So this final part of the trilogy will address that gap in the middle - the three days we spent in Porto. Compared with Lisbon, there's a lot less cultural enrichment, and a lot more travelling around between nice places to eat and drink. You only get the one video this time - that one at the top there - but it shows you one of the best bits of travelling we did in those three days.

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Get To Da Choppah

I can tell you exactly where this all started: it was in Hong Kong, in 2005. The Belated Birthday Girl and I had checked into the Excelsior Hotel and bought ourselves a room upgrade, because we were feeling a bit fancy and because I didn't realise I was going to lose my job five months later. I mentioned at the time that our premium highness allowed us a great overhead view of the Noon Day Gun, but it also gave us a view of something else – a nearby helipad, from which we could see helicopters taking off and landing every few minutes. This delighted The BBG no end.

Ever since then, we've joked on and off about how doing a helicopter ride together would be a fun thing, but never quite got around to arranging it. Until last Christmas, when I finally cracked and bought her an experience package that would allow us to do just that. The story that follows spans a period of eleven months – and if you've been paying attention, you'll know some of it already. Does it have a happy ending? Well, don't watch that video over there if you want to avoid spoilers.

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Portugal 2018: Lisbon (Free As In Jazz Or Free As In Beer)

As I've mentioned before, I first visited Lisbon back in 2009. I brought back a souvenir for The Belated Birthday Girl - a t-shirt featuring a whimsical illustration of how the city's trams work. Which is odd, because I don't think I encountered a single tram while I was over there: I've looked at the route between the airport and the industrial estate I was trapped on for two days, and I wouldn't have crossed a tram line at any point on that journey. I'm guessing I saw the t-shirt at the airport and thought it was fun.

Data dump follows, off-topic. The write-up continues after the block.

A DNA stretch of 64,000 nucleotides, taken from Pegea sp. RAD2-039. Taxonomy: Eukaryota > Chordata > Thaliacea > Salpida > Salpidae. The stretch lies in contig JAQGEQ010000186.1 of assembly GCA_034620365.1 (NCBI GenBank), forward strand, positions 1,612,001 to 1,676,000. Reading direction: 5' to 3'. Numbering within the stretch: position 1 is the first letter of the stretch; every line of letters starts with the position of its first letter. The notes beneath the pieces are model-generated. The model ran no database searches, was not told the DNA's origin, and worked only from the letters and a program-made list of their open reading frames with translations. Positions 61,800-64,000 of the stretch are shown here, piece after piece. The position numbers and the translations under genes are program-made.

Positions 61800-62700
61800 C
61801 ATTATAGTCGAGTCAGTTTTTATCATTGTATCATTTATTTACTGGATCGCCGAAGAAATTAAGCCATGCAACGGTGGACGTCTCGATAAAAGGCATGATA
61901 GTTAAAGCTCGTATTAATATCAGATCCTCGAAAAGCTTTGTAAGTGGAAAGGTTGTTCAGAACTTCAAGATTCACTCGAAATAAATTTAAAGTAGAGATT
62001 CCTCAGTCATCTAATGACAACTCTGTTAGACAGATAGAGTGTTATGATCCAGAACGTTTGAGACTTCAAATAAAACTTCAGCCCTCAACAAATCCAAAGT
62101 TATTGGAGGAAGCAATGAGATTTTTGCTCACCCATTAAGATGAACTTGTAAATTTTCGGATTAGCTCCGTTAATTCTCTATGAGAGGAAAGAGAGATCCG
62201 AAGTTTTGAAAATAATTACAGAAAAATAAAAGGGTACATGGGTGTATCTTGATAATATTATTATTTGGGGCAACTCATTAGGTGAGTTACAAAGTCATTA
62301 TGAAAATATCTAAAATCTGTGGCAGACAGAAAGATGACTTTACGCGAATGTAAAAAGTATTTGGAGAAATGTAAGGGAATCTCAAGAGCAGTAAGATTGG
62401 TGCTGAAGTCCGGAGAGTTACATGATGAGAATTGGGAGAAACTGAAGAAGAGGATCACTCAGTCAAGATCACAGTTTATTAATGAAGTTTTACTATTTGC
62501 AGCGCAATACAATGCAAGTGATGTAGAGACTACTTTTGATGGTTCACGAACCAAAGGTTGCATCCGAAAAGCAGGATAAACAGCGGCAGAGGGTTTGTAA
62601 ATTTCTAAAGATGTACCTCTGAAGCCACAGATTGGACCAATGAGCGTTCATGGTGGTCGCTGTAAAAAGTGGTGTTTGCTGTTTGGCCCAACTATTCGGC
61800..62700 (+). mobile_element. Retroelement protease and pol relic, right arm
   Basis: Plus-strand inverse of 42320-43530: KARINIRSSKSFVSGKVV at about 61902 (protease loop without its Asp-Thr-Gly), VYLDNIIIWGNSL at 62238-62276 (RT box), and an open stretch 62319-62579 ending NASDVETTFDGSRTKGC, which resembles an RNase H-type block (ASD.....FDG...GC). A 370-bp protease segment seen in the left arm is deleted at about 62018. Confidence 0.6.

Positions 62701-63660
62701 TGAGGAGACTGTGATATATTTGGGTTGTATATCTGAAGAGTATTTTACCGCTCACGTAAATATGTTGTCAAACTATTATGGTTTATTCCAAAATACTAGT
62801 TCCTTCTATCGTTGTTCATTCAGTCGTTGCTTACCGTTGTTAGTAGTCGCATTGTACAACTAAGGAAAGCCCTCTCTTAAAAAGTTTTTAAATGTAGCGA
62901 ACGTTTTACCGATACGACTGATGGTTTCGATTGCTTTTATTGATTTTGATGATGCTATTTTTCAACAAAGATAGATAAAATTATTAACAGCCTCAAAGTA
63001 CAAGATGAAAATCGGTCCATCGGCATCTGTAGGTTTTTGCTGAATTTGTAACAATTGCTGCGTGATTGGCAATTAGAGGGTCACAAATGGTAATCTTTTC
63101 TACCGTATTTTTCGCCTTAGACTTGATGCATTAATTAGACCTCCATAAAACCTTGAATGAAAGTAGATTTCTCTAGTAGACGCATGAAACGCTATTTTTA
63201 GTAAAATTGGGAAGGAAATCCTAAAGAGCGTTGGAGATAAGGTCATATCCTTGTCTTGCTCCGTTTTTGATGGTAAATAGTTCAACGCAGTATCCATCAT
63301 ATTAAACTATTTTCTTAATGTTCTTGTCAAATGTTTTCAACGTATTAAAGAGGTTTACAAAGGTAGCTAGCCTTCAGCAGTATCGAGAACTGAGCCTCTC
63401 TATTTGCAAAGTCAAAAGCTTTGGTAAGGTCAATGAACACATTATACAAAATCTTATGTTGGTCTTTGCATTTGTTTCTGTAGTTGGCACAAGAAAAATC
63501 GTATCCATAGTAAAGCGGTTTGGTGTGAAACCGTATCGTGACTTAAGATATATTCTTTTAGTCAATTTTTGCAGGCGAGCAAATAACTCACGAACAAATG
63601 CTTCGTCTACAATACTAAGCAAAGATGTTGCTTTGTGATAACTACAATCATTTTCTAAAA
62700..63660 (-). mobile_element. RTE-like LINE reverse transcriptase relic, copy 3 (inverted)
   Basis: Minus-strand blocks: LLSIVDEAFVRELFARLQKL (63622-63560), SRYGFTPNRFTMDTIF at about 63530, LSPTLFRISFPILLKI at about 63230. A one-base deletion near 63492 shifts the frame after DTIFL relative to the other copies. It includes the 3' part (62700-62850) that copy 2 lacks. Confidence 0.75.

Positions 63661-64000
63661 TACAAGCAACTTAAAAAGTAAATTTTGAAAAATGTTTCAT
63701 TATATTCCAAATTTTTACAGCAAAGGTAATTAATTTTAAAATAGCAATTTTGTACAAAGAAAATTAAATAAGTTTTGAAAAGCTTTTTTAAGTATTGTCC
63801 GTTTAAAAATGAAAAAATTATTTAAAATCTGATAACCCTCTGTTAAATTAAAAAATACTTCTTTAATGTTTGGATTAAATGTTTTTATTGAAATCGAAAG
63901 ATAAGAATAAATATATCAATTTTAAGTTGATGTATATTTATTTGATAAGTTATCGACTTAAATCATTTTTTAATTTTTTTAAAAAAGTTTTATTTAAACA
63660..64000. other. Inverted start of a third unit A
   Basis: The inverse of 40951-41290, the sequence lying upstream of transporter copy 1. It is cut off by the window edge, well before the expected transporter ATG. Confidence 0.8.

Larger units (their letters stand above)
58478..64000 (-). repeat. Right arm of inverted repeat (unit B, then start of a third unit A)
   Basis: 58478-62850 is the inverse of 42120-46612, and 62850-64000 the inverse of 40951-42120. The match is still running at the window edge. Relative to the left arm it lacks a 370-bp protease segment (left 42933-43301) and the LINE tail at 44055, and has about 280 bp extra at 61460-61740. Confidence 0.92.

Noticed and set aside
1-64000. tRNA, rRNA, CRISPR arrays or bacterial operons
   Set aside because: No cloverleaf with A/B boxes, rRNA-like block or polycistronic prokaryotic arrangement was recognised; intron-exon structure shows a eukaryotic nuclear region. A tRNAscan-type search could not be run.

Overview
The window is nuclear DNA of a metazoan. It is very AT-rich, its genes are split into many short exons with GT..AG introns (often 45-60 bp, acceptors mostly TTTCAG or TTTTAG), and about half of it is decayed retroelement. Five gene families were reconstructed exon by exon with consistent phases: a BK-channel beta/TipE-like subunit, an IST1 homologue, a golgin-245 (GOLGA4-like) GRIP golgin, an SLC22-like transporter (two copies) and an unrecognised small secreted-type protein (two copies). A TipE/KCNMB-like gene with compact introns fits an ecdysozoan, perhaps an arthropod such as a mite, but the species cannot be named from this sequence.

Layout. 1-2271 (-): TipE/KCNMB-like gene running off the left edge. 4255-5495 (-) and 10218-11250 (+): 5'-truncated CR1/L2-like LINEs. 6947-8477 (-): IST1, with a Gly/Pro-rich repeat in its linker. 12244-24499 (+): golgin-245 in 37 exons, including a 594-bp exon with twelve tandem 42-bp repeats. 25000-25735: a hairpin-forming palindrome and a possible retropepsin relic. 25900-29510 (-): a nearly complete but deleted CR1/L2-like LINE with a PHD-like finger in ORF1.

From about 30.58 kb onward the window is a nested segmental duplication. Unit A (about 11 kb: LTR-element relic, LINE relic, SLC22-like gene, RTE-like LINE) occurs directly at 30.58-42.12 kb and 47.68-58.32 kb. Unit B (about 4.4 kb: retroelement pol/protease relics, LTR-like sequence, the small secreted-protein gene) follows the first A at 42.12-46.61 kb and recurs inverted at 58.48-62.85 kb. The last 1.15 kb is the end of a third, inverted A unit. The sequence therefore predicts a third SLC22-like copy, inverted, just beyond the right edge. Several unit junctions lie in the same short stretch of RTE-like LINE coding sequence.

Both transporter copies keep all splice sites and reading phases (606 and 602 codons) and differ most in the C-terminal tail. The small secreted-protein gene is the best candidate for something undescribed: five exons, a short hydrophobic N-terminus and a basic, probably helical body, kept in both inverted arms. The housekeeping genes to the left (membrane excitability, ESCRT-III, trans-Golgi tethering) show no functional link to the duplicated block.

Nine years later, we finally got to ride on one. They don't have a plug on the end at all! This is just one of the many discoveries we made during our six days in Lisbon in late July. Here are a few more.

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Portugal 2018: Nobody Expects The Spanish Expedition

Not a bad little bar to end up in on a Saturday night: NaparBCN, in BCNPortugal! Home of Cristiano Ronaldo, custard tarts and [find third Portuguese thing starting with C before this goes online]. The Belated Birthday Girl hadn't been there before: I'd only spent two days in Lisbon a decade ago, or more accurately in an industrial estate to the west of the city centre. But in July of this year, we travelled to the nicer bits of Portugal and hit them like they owed us money. (Which, of course, was the exact opposite of how it ultimately worked out financially.)

So why are you about to read four thousand words about Spain?

Because, inevitably, we did this year's big holiday by train. We could have just flown to Lisbon and made our way down the road to Porto, but that would have been too easy. No, we took a rail-only route that went London-Lyon-Barcelona-Madrid-Lisbon-Porto-Vigo-Hendaye-Paris-London, adding another five days to what was technically a nine-day stint in Portugal.

Rest assured, the Portugal section of the trip will have plenty of space dedicated to it here, and soon. But for now, let's look at the Spanish bits either side of that, which neatly break down into four different cities.